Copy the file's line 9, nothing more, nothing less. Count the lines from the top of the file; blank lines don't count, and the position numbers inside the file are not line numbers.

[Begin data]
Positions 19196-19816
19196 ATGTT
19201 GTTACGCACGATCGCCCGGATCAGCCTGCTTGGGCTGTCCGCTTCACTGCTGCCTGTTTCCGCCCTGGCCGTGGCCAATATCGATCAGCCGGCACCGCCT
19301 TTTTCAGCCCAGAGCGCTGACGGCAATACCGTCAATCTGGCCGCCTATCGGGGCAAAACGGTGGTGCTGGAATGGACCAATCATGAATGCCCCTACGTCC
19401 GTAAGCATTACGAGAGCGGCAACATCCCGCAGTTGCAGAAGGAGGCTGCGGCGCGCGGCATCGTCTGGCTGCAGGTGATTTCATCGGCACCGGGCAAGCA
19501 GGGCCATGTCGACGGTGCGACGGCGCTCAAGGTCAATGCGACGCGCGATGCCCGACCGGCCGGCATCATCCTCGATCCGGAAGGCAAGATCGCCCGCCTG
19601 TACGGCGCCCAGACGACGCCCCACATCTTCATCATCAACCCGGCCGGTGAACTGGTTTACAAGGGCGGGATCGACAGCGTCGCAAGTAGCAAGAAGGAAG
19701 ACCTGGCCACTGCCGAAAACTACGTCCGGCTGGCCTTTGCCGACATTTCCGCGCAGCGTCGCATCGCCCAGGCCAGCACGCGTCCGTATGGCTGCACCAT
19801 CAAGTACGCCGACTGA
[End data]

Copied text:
19801 CAAGTACGCCGACTGA